How to Determine Serving Size for Food Products
How do I determine my product’s serving size? If you have found yourself wondering this aloud to yourself, you are in good company. This is one of the most commonly asked questions that we receive from our food manufacturing clients, and for good reason. Determining product serving size isn’t a feat to be approached flippantly, there are rules and guidelines set forth by the FDA that must be adhered to for this very crucial part of your nutrition label creation process. For this reason, we felt that it was important to offer you the tools to determine the correct serving size for your food products through this article and our Determining Serving Size Guide.
What is a Serving Size?
Simply put, a serving size is a single-portion serving of your product recipe. The serving size of your product must be reflected on your nutrition label along with the appropriate unit of measure, nutrition information for a single serving size and servings per container. Feeling overwhelmed? Don’t be. We’re going to break it all down.
How to Determine Serving Size
Determining serving size is as simple as understanding the FDA guidelines around appropriate portion sizes for food products. Individual serving sizes can be found on the FDA RACC Table. (Download our Determining Serving Size guide and scroll to page 3 to view the complete guide at a quick glance, go ahead, we’ll wait here 🙂 RACC stands for Recommended Amounts Customarily Consumed. And that’s just fancy phrasing that means “how much an individual should be consuming of that particular product in a single sitting”.
If you refer to the serving size guide we’ve provided, on page 3 (pictured below) you will find a list of bakery items listed with measurements (in grams) of what the FDA has deemed appropriate for serving size. For example, if you were manufacturer of biscuits, the appropriate size of a single biscuit is approximately 55g. This is the product weight that is recommended by the FDA according to the RACC chart.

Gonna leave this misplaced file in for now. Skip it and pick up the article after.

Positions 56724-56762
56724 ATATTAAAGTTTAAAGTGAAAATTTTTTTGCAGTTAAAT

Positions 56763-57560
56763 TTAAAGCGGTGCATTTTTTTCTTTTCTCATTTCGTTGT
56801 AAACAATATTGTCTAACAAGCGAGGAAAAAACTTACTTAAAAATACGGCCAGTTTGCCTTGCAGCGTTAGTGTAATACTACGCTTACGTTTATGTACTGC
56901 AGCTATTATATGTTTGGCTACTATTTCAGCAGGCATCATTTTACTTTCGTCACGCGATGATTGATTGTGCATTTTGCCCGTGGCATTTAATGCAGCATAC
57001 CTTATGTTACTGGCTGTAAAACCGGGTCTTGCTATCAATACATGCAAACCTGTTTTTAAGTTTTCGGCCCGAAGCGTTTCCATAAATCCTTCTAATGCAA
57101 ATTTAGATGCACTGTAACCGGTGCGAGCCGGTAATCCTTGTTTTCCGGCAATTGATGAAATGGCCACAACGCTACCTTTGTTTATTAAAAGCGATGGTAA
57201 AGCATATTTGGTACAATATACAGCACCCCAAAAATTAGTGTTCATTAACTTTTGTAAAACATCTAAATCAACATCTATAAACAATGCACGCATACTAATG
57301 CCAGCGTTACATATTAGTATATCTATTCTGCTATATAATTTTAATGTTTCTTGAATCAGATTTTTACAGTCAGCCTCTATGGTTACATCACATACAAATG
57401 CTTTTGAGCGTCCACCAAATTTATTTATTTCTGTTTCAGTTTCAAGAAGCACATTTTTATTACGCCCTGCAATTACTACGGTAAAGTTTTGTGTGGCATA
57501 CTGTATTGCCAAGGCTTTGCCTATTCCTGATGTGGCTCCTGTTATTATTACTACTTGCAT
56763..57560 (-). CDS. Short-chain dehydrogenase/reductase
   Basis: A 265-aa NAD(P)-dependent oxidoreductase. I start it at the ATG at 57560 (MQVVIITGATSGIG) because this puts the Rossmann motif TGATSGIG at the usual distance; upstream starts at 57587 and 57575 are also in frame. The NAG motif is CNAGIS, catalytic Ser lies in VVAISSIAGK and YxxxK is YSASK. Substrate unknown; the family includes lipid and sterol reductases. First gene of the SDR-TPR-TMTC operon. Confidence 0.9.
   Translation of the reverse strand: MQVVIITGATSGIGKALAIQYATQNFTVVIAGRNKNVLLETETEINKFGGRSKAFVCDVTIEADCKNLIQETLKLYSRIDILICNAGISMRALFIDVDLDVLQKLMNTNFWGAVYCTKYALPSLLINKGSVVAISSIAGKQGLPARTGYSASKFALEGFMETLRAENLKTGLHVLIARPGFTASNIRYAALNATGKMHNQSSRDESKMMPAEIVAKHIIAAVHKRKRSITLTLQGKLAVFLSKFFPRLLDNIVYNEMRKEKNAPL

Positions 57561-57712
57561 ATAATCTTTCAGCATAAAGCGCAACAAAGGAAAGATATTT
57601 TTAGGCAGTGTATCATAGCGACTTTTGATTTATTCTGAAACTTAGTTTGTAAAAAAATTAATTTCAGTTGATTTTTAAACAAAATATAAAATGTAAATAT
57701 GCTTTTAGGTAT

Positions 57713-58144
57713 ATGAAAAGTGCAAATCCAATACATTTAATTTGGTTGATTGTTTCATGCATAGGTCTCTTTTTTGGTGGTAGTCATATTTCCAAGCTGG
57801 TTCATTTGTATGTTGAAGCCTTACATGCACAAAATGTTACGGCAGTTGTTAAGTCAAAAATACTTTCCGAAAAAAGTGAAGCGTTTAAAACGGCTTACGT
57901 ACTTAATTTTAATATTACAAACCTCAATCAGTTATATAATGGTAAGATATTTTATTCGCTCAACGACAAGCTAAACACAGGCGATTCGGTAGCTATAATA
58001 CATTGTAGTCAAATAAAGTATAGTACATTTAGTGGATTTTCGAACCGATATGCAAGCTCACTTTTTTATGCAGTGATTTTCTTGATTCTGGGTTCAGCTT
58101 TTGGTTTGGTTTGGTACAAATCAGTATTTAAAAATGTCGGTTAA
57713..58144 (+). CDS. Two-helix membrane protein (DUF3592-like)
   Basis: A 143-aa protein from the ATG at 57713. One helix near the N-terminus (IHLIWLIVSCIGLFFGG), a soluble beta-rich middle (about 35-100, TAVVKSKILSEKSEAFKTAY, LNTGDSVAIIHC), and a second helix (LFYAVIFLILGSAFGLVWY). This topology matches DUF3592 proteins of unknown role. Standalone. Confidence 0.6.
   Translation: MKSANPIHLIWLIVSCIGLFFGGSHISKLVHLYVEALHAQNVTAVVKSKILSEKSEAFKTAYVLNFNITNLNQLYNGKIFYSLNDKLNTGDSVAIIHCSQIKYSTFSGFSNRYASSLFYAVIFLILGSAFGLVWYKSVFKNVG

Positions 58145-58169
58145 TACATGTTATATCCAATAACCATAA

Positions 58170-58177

Label Statement VS. Reference Amount
In the above photo, you can see that there are 2 descriptions for each product category: “Reference amount” and “Label Statement”. The reference amount refers to the weight of your single serving size. The label statement refers to what needs to be stated on the nutrition label. In the case of our biscuit example, a single serving of biscuit should weigh approximately 55g, however, on the nutrition label itself you may also refer to the single serving as “piece” or even “biscuit”. (If your individual biscuit size is going to exceed 55g, the nutrition reported on the label will still be reflective of the 55g weight, however, the number of servings will change. For example, if you are making oversized biscuits that are 110g for an individual biscuit, your over-sized biscuit is actually 2 servings according to the FDA. Make sense?)
Servings Per Container
Servings per container refers to the amount of individual servings contained within your chosen food product package. For example, if your product package contained 5 biscuits weighing 55g each, then your servings per container would be 5. (If you refer to our “oversized biscuit example”, if your product package contained 5 biscuits weighing 110g each, then your servings per container would double to 10.) The amount of serving per container will also be reflected on your product’s nutrition label next to the serving size and appropriate measurement of an individual serving.
Still have a few questions about serving size? REGISTER HERE for our next Live Labeling Event! Our free event will cover any questions you may have about serving size and beyond via a LIVE Q&A with our team! We hope to see you there!